Do Women Have Different Philosophical Intuitions than Men? Responding to Buckwalter and Stich*

Recently there has been a lot of discussion in our profession (e.g., on philosophy blogs) about the underrepresentation of women in philosophy.  Most of the proposed solutions to this problem have focused on problems about, and solutions for, the underrepresentation of female graduate students and professors. Hiring practices are being revised, conferences with more female speakersare being advocated, climate surveys are being given to faculty and graduate students, and sexism and sexual harrassment are being called out. (Needless to say, we think these are important developments.)  However, less attention has been paid to the underrepresentation of women at the undergraduate level—especially before students choose a major.  This lack of attention is problematic, since a recent study by Paxton, Figdor, and Tiberius (2012) shows that the most significant drop-off for women in philosophy is between Intro courses and majoring.  Given that less than one third of philosophy majors are women, we must address this under-representation in order to increase the proportion of female grad students and professors in philosophy.

In “Gender and Philosophical Intuition,” Wesley Buckwalter and Stephen Stich (2010) offered a partial explanation of the underrepresentation of women in philosophy that focused on the undergraduate level drop-off. They presented evidence that women have different intuitions than men about thought experiments typically used in Intro courses.  And they proposed that instructors may treat female students’ intuitions as “incorrect” because they differ from mainstream accepted philosophical views. Buckwalter and Stich explain: “[t]he more courses a woman takes, the more likely it is that she will be exposed to thought experiments on which her intuitions and those of her instructor diverge – and the more likely it is that she will decide not to take another course” (2010: 29).  So, on Buckwalter and Stich’s hypothesis, the underrepresentation of women in philosophy is partially explained by the weeding out of those students with “incorrect” intuitions. Their view has received a lot of attention (and some responses). We had our doubts about their hypothesis, decided to test it more fully, and found that our doubts had merit.

In their paper, Buckwalter and Stich provide numerous examples of gender differences on thought experiments, though they do not propose that these gender differences are due to biological differences. Their evidence for gender differences in philosophical intuitions was garnered from philosophers and psychologists contacted by Buckwalter and Stich as well as from thought experiments they tested themselves.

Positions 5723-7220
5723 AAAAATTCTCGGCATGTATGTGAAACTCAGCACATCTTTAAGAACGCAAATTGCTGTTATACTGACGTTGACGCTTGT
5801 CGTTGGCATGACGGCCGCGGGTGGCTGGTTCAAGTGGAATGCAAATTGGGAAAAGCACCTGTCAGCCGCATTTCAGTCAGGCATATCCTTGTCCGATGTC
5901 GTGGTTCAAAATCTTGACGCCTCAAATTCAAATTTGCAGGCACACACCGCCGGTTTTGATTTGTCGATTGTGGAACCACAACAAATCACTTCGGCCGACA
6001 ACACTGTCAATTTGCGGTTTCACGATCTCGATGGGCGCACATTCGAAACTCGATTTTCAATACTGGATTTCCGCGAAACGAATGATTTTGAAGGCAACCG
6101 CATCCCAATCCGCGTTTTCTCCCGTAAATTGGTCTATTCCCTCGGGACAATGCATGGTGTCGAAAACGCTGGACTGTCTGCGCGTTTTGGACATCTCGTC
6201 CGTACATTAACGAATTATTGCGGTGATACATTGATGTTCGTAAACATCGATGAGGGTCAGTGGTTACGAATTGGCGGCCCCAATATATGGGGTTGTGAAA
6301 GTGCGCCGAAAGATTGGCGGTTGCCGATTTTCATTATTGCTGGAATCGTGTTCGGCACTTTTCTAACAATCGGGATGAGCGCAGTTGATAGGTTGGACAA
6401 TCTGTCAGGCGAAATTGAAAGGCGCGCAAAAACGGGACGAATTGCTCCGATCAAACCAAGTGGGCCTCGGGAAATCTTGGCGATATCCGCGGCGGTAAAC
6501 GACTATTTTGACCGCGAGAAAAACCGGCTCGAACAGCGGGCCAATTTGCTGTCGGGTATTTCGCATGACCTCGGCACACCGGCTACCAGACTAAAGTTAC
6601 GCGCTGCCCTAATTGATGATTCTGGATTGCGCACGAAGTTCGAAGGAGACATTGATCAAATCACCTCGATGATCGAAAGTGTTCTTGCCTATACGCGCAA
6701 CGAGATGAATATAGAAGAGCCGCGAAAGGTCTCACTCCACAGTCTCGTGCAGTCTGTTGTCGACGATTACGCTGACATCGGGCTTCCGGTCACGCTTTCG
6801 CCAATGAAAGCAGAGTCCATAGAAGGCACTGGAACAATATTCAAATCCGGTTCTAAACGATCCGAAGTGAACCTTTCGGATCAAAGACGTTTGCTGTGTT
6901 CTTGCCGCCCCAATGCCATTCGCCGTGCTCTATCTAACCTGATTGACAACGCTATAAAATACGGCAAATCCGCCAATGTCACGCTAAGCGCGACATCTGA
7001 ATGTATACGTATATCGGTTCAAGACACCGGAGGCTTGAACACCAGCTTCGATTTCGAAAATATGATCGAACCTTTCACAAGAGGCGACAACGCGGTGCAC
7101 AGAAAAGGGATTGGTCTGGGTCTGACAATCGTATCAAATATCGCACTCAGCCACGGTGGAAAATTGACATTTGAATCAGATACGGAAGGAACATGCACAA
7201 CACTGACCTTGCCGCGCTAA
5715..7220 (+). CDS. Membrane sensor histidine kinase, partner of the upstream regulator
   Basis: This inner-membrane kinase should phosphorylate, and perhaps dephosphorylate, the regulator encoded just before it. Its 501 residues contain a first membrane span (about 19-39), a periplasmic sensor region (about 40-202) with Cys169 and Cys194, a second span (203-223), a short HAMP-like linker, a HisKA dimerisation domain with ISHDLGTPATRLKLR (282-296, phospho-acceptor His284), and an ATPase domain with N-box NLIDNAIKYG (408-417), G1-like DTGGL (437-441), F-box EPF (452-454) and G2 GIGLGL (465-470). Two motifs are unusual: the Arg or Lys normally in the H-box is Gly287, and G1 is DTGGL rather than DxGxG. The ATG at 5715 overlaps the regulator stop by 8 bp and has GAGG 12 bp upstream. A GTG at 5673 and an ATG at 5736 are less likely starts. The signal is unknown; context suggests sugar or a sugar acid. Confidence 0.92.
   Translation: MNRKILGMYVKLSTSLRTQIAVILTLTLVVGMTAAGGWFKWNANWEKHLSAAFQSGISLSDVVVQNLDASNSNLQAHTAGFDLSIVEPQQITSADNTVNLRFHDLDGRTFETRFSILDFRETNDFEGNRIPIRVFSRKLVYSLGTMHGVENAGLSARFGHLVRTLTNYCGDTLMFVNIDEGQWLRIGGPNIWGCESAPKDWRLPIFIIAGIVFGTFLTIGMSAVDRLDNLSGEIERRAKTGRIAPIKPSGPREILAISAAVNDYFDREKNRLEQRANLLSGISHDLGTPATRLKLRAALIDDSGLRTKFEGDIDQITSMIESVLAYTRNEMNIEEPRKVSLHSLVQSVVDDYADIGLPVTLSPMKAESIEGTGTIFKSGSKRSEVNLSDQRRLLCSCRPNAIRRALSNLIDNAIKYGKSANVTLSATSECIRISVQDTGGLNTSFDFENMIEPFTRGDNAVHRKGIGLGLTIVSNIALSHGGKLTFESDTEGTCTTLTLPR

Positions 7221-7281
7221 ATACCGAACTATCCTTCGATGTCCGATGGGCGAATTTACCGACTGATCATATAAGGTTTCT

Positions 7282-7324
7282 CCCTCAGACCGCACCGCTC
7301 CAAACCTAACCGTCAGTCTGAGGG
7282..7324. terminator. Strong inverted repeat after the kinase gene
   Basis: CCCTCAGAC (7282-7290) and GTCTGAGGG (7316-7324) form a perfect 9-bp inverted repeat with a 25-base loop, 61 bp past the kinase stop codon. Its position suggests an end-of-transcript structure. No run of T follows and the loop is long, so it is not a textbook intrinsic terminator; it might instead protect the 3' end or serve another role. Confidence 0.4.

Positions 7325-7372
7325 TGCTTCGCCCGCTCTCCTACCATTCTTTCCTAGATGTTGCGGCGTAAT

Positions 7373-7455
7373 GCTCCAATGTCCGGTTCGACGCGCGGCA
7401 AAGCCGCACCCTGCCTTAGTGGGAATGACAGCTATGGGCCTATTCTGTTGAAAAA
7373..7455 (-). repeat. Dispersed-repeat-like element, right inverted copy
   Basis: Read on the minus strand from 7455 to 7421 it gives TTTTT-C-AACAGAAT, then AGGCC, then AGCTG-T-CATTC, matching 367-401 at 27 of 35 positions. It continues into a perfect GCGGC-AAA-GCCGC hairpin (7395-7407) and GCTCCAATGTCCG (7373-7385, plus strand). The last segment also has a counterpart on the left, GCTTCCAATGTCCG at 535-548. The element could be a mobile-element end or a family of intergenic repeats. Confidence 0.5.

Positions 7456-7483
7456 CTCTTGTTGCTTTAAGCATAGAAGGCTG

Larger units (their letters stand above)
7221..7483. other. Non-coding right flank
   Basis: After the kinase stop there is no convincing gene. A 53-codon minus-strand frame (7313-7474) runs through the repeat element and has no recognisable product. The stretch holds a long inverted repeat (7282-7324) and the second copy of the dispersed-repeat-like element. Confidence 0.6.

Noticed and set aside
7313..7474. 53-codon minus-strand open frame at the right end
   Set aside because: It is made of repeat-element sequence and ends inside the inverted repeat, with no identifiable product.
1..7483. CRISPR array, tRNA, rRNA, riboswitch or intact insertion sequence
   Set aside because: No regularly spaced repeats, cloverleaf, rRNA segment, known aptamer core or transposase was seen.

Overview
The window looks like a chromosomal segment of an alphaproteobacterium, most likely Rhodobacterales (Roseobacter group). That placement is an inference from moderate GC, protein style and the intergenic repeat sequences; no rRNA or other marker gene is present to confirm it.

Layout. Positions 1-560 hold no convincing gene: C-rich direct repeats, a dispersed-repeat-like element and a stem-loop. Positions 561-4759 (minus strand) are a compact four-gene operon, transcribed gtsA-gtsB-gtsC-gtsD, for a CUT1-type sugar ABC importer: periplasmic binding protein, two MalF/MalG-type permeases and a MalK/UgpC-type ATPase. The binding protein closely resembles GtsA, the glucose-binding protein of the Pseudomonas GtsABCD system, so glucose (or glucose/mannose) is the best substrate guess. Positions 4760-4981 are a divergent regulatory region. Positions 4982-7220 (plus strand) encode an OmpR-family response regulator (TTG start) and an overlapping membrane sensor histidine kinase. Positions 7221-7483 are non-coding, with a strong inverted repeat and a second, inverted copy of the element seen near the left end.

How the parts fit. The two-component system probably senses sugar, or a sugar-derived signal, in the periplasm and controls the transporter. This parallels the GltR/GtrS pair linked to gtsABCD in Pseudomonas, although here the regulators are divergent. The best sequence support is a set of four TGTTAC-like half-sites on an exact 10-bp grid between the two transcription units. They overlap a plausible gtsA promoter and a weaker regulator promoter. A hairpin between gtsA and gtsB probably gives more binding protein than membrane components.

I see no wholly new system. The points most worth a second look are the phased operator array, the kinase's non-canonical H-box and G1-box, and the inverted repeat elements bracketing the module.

Although Buckwalter and Stich’s hypothesis seems well supported by the evidence they provide, we question their methodology. First, for the data solicited from other philosophers, Buckwalter and Stich do not report the total number of measures checked (including those without gender differences), or whether they obtained information about studies that showed no gender differences. So, they have a high risk for Type-I errors. Suppose there were 100 measures total in the sets of surveys among the experimenters solicited, and these experimenters reported to Buckwalter and Stich that 5 of those measures showed gender differences. With a standard Type-I error rate of 0.05, we would expect 5 responses to indicate significant gender differences by chance alone. Buckwalter and Stich did not use any statistical technique for adjusting the significance level in order to account for multiple comparisons. It is hard to know whether the gender differences on the solicited data are due to actual gender differences or due to chance. In addition to their presentation of the solicited data, Buckwalter and Stich present four gender differences from their own studies. However, even on these four thought experiments there appears to be no statistical correction for multiple comparisons. Further, Buckwalter and Stich seem to have tested more than four thought experiments while looking for gender differences. Their own series of thought experiments on Amazon’s M-Turk had a total of 1,836 subjects, but they only report four cases with gender differences, which account for only 384 of the subjects. If each case used around 95 participants, it is likely Buckwalter and Stich ran 15-20 studies, of which only four were reported as showing evidence of gender differences. It is unclear how many of the putative gender differences would be statistically significant had they accounted for multiple comparisons, assuming they checked for gender differences on all 15-20 measures.